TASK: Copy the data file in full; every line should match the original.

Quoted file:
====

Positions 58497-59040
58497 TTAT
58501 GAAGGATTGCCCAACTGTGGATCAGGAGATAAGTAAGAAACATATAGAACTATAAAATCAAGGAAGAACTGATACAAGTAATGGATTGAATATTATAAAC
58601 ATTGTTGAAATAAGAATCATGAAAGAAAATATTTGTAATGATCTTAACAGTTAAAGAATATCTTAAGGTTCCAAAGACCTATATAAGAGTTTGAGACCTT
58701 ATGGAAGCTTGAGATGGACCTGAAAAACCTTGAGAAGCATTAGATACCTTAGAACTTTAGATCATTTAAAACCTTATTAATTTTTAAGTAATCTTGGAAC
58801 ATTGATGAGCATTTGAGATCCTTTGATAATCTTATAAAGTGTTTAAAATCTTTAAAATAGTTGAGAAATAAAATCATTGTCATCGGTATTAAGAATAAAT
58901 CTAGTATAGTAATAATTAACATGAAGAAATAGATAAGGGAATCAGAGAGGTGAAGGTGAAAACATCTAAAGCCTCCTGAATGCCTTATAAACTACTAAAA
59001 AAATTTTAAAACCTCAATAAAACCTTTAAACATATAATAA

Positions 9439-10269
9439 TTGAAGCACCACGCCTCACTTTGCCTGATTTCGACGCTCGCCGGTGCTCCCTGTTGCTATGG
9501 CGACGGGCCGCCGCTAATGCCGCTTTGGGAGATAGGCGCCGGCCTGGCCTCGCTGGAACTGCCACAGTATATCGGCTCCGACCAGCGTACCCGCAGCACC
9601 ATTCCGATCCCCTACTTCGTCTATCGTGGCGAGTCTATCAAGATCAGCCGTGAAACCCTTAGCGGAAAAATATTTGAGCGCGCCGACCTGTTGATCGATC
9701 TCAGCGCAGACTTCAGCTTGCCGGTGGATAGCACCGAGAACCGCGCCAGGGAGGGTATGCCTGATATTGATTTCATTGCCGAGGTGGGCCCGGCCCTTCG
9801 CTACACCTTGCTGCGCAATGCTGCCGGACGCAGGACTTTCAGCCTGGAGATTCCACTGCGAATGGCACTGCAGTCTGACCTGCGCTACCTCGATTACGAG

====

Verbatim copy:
Positions 58497-59040
58497 TTAT
58501 GAAGGATTGCCCAACTGTGGATCAGGAGATAAGTAAGAAACATATAGAACTATAAAATCAAGGAAGAACTGATACAAGTAATGGATTGAATATTATAAAC
58601 ATTGTTGAAATAAGAATCATGAAAGAAAATATTTGTAATGATCTTAACAGTTAAAGAATATCTTAAGGTTCCAAAGACCTATATAAGAGTTTGAGACCTT
58701 ATGGAAGCTTGAGATGGACCTGAAAAACCTTGAGAAGCATTAGATACCTTAGAACTTTAGATCATTTAAAACCTTATTAATTTTTAAGTAATCTTGGAAC
58801 ATTGATGAGCATTTGAGATCCTTTGATAATCTTATAAAGTGTTTAAAATCTTTAAAATAGTTGAGAAATAAAATCATTGTCATCGGTATTAAGAATAAAT
58901 CTAGTATAGTAATAATTAACATGAAGAAATAGATAAGGGAATCAGAGAGGTGAAGGTGAAAACATCTAAAGCCTCCTGAATGCCTTATAAACTACTAAAA
59001 AAATTTTAAAACCTCAATAAAACCTTTAAACATATAATAA

Positions 9439-10269
9439 TTGAAGCACCACGCCTCACTTTGCCTGATTTCGACGCTCGCCGGTGCTCCCTGTTGCTATGG
9501 CGACGGGCCGCCGCTAATGCCGCTTTGGGAGATAGGCGCCGGCCTGGCCTCGCTGGAACTGCCACAGTATATCGGCTCCGACCAGCGTACCCGCAGCACC
9601 ATTCCGATCCCCTACTTCGTCTATCGTGGCGAGTCTATCAAGATCAGCCGTGAAACCCTTAGCGGAAAAATATTTGAGCGCGCCGACCTGTTGATCGATC
9701 TCAGCGCAGACTTCAGCTTGCCGGTGGATAGCACCGAGAACCGCGCCAGGGAGGGTATGCCTGATATTGATTTCATTGCCGAGGTGGGCCCGGCCCTTCG
9801 CTACACCTTGCTGCGCAATGCTGCCGGACGCAGGACTTTCAGCCTGGAGATTCCACTGCGAATGGCACTGCAGTCTGACCTGCGCTACCTCGATTACGAG